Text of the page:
Medical residents at UNM created a free app to help New Mexicans get hooked into health care.
The app, called Get Covered New Mexico, can aid folks in calculating what they're eligible for. It links directly to websites people can use to apply for Medicaid and the health care exchange. It also points the way to the nearest physical location to apply for services in-person.
Around 25-thousand Native Americans in New Mexico will become eligible for Medicaid when the Affordable Care Act goes into effect next year. The change translates to more money for the Indian Health Service. But as KUNM’s Poverty and Public Health Reporter Tristan Ahtone explains: in Albuquerque, Medicaid expansion will also force Native health providers to deal with something they’ve never faced before: competition from non-tribal health programs.
A bill that would allow Medicaid eligible tribal citizens in New Mexico to opt-out of the states Medicaid plan, Centennial Care, has taken it’s first steps in the legislature. HB 376, which gives Native Americans the ability to opt-out of Centennial Care has passed out of committee.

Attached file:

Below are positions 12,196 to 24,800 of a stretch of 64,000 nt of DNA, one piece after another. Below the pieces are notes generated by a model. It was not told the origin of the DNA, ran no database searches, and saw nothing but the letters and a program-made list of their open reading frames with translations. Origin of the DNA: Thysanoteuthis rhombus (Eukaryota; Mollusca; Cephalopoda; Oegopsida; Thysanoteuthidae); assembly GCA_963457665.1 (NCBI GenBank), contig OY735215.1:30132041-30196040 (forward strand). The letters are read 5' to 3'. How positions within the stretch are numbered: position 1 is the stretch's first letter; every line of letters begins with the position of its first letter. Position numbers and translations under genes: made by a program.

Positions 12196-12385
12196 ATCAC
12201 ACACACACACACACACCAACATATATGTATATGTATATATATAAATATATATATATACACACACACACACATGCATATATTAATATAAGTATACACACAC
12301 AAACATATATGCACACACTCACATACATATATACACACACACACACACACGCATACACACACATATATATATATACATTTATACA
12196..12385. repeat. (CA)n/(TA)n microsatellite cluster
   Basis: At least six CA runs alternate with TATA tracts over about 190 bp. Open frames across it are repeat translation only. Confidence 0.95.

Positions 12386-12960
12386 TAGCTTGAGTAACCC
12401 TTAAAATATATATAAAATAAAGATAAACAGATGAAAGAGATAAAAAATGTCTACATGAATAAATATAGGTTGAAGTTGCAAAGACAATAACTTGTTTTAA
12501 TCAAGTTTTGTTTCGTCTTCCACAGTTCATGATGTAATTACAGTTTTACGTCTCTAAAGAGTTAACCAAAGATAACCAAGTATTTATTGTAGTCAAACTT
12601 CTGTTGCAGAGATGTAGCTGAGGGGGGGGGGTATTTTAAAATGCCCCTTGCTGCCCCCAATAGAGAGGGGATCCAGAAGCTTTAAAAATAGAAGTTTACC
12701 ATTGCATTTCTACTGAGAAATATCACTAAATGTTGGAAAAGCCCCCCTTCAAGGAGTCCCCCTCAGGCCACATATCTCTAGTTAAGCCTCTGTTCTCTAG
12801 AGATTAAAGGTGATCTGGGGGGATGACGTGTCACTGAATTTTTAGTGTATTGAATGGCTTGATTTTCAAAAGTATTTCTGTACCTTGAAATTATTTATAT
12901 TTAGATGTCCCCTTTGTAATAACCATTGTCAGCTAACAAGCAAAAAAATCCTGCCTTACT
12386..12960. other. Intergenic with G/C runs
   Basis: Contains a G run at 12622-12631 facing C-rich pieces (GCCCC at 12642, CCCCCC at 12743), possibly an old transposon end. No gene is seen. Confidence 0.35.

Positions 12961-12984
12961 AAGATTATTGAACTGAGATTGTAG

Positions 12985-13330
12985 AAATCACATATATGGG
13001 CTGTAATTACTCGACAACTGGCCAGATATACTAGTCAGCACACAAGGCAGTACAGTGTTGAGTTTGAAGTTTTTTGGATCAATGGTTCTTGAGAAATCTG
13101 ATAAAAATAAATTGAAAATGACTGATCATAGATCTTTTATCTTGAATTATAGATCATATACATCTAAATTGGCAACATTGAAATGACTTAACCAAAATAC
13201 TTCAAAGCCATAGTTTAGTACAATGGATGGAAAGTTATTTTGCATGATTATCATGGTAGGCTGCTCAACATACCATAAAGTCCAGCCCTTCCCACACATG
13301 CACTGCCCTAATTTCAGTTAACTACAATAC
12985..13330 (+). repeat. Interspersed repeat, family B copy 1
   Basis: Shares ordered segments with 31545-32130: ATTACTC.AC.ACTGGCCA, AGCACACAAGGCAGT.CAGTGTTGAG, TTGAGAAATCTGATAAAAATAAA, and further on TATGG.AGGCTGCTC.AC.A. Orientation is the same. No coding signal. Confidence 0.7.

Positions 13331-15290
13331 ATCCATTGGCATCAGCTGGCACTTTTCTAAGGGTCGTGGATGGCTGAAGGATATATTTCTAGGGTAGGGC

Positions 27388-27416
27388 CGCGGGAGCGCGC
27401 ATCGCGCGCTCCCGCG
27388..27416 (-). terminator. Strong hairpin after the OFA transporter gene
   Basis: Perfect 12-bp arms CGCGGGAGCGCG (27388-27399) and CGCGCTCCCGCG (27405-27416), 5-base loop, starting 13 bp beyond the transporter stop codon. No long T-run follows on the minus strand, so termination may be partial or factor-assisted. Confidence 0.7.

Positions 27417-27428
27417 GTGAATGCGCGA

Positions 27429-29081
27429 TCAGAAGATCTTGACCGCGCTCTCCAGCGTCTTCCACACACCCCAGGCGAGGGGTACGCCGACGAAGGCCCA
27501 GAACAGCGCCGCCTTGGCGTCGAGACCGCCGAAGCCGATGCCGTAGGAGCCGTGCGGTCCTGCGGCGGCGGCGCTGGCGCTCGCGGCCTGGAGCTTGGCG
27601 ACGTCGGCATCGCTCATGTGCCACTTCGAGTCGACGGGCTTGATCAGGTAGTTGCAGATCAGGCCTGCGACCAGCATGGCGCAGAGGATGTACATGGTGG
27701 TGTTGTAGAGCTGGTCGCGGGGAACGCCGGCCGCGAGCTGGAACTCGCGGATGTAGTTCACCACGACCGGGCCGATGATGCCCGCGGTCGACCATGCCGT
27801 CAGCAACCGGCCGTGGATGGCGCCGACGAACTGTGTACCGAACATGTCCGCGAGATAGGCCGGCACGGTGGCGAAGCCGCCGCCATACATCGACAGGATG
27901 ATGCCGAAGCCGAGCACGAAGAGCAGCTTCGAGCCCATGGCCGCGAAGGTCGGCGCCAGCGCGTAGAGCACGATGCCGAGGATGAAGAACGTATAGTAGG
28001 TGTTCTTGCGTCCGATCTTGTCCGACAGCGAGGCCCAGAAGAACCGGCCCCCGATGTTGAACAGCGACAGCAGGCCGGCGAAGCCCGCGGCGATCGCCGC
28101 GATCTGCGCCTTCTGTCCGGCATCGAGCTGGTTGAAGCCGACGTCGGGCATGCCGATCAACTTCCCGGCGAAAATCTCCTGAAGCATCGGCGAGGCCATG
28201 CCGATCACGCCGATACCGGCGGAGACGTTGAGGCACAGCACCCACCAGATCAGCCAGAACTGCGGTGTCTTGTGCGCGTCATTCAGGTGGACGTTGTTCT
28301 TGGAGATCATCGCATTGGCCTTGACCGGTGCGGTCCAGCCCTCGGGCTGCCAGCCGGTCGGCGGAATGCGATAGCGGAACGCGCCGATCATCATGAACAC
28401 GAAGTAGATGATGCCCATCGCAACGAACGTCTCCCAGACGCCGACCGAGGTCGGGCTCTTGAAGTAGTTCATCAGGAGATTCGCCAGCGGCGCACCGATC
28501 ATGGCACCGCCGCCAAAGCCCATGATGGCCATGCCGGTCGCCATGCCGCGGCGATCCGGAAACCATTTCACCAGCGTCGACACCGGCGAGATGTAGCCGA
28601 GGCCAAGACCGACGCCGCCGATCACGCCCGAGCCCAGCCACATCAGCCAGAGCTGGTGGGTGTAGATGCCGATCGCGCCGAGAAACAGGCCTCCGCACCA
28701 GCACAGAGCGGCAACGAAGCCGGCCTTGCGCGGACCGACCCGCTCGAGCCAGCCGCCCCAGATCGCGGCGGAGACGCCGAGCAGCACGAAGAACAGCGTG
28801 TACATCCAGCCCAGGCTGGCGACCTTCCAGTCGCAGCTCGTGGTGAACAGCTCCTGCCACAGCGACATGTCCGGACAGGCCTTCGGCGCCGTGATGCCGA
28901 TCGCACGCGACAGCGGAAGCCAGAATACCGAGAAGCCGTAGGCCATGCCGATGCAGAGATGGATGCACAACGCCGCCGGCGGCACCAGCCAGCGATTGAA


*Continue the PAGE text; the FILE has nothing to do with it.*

Under the states proposed Medicaid program entitled Centennial Care, all Medicaid enrollees in the state would be required to enroll in one of four managed care organizations (MCO) to receive healthcare.
For New Mexico’s tribal population, this proposal is causing problems.
The New Mexico Human Services Department has announced the selection of four, new Centennial Care Managed Care Organizations responsible for providing healthcare to nearly 600,000 New Mexicans.
Medicaid is the public health insurance program for low-income people which currently serves about 560,000 New Mexicans, and will expand to include about 170,000 more come 2014. Centennial Care is the new name for New Mexico’s Medicaid program.